IAWS in talks with US foods firm


IAWS Group is in takeover talks with Orion Food Systems, a branded convenience food company based in Sioux Falls, North Dakota. The Irish agribusiness group may make a bid for the company, which is part of the privately-owned Schwan's Sales Enterprises. Spokesmen for IAWS Group and Orion declined to comment yesterday but sources confirmed they were in talks and that an announcement could be made early in the new year.

The consideration could exceed £50 million (€63.5 million), according to informed sources. A link-up with Orion would fit well with IAWS chief executive Mr Philip Lynch's plans to roll out the Cuisine de France brand of speciality breads and convenience foods across the US. The Irish company already has a foothold in the Chicago area but a move into other territories has been expected for some time. Orion is the leading franchiser of branded food concepts to the convenience store industry in the US.

It has 14 brands including Chix Chicken, Mean Gene's Burgers and Joey Pagoda's Oriental Express.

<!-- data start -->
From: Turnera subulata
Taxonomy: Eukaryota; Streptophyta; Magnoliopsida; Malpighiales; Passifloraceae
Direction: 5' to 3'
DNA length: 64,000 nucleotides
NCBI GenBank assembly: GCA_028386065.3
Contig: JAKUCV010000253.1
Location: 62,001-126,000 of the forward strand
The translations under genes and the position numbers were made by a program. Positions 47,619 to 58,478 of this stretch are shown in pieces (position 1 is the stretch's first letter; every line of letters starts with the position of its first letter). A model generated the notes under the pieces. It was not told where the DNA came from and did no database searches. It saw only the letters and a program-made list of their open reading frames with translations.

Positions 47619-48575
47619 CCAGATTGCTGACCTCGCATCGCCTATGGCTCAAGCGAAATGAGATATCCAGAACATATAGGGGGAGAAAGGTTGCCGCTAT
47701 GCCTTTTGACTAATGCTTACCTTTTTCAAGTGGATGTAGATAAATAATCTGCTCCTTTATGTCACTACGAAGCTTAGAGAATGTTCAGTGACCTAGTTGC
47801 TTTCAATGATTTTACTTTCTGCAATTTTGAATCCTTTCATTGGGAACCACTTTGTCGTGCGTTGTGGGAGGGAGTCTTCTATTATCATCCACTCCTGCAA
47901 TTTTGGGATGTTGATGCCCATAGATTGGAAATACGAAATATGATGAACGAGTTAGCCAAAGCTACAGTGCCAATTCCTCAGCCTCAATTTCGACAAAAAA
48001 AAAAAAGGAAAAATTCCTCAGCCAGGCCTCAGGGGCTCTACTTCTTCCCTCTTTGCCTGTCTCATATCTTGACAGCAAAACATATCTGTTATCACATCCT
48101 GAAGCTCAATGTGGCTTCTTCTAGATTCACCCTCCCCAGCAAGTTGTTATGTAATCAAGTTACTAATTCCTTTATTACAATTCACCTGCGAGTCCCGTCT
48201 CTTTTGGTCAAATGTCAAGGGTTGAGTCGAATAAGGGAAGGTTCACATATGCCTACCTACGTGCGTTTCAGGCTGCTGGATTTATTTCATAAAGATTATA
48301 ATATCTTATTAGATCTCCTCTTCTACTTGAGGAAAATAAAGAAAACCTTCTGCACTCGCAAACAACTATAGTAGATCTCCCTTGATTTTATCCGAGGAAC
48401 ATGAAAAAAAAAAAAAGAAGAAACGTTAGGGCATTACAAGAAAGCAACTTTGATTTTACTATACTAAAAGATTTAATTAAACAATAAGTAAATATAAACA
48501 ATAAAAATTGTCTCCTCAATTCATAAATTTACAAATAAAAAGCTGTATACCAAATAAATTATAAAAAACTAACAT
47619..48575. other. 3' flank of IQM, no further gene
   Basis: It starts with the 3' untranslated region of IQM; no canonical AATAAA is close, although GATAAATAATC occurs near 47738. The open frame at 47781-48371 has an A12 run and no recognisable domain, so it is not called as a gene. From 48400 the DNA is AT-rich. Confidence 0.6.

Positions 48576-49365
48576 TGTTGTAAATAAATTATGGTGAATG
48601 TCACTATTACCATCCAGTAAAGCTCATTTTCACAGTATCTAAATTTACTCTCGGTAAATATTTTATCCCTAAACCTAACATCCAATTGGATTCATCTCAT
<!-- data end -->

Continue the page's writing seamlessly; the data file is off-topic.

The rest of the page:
Many of its products are based on the same part-cooked bread technology that underlies the Cuisine de France range. Orion has strong links to Drayton Enterprises, a Fargo, North Dakota, based producer of doughs and breads similar to the Cuisine de France range.

Established in 1983, Orion has 1,500 outlets, almost all in the US and also sells to the food service industry targeting hospitals, universities and the military.

The most recent figures available show that Orion had sales of $102 million (€114 million) in the year to May compared to $95 million in the previous year. The group employs 750 people and has a net worth of $20 million.

It is a subsidiary of Schwan's Sales Enterprises, a Marshall, Minnesota, based food company with a turnover of €3 billion. IAWS bought Cuisine de France in 1997 for £51 million and took the brand to the US in May last year. It has spent $1 million developing the American business, which now distributes to 200 outlets in Chicago.

In September, Mr Lynch said the US roll-out was going surprisingly well: "We want to perfect the business first in Chicago and then look at opportunities elsewhere."

He identified large multi-ethnic cities such as New York, Boston and Detroit as areas for expansion.

Further growth in the US is seen as a must if Mr Lynch is to reach his objective of drawing 70 per cent of revenue from food products. At present food accounts for around 40 per cent of the group's €982 million in sales and 50 per cent of its €50 million profits.

This year IAWS bought the Pierre's hot snacks business for €26 million from Green Isle and last year acquired Delice de France, a British group that provides breads and savouries to the catering and food services industry, for €53 million.

IAWS shares closed at €7.15 last night, up 2.14 per cent.